Following Germany’s defeat in the First World War, formally German territories on the left bank of the Rhine are occupied by French troops, around a third of whom are black recruits from France’s African colonies. German politicians and the German press respond with an openly racist campaign.
The occupation of German territories left of the Rhine was a provision of the Treaty of Versailles. Of the 85,000 French soldiers stationed in the occupied zone, between 25,000 and 30,000 came from colonies in North or West Africa. The presence of black soldiers in the Rhineland was quickly met with massive protest on the German political and public stage. Many political parties demanded the withdrawal of the troops and warned of the “defilement and pollution of the German race”. Then Reichspräsident Friedrich Ebert saw in the fact that soldiers from “the lowest of cultures” would presume to “watch over such an intellectually and economically prominent people” a violation of the rules of “European civilization”. The campaign against the so-called “black ignominy on the Rhein”, initiated by politicians and propagated through the national press, met with broad consensus among the population. The colonial soldiers were portrayed as brutal “savages”, inclined to violence and criminality, driven by exaggerated sexual impulses, and set on “contaminating” the “German race”. By stationing African soldiers in the Rheinland, France was accused of violating the “solidarity of the white race.”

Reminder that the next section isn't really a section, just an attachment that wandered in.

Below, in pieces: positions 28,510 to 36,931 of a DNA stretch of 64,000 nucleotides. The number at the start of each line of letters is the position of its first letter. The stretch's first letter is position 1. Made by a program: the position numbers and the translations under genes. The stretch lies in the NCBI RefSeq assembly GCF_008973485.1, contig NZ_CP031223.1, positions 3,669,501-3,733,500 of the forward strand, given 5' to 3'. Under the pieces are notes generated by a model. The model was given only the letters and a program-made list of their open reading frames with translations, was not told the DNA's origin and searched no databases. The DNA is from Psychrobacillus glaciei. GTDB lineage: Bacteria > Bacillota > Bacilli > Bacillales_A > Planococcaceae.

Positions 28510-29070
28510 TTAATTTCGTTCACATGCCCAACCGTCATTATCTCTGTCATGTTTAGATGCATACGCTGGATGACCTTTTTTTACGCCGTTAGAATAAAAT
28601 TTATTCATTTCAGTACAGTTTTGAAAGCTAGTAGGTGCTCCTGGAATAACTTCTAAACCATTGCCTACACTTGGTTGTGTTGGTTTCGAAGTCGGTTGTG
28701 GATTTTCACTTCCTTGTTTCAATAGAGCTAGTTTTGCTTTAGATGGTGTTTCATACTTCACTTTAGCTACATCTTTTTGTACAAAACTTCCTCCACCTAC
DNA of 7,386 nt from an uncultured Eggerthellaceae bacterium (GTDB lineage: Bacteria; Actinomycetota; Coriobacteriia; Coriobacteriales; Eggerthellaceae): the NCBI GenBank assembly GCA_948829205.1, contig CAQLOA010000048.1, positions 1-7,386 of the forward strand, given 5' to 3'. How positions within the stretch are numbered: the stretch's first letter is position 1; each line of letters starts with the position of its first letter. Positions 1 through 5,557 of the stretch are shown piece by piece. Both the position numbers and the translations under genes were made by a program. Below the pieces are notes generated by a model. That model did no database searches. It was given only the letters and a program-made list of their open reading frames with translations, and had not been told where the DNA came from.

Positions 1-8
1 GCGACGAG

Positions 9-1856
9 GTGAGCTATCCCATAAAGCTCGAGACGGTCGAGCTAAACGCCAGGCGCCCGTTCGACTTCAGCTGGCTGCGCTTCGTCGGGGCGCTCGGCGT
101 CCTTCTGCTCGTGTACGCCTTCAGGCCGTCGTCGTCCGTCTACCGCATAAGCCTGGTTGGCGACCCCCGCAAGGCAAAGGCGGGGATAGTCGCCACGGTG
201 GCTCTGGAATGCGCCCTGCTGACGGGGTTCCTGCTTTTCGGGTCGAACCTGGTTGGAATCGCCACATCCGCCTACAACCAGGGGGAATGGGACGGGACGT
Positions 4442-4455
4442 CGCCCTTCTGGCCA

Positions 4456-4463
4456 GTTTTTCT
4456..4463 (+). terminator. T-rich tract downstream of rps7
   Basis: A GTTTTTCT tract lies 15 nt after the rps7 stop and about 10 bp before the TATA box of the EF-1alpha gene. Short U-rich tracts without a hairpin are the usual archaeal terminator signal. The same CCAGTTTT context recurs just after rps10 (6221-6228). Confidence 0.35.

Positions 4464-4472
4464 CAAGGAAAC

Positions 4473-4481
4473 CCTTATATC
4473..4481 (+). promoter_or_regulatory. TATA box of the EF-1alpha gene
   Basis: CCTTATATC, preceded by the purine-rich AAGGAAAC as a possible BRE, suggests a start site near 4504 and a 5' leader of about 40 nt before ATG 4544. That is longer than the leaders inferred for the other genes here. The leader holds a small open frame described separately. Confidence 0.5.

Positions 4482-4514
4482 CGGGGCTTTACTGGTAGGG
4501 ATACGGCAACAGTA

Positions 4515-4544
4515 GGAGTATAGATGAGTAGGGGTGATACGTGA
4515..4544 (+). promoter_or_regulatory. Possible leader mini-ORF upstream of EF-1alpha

These reactions made it clear that Germany understood itself as a white “people’s community” (Volksgemeinshaft), based on the assumed existence of distinct “races” and their hierarchical organization. The campaign thus drew upon social-Darwinistic “race” theory and colonial stereotypes with their roots in the nineteenth century.
Children born to the colonial soldiers during the years of the occupation had to later struggle with racist discrimination (see also: Children of the occupation in the FRG, 1950). In 1933 the first “racial hygienic” studies were conducted on children with black and white parents; in 1937 the first illegal forced sterilizations were carried out on interracial citizens (see also: black people under National Socialism, 1934)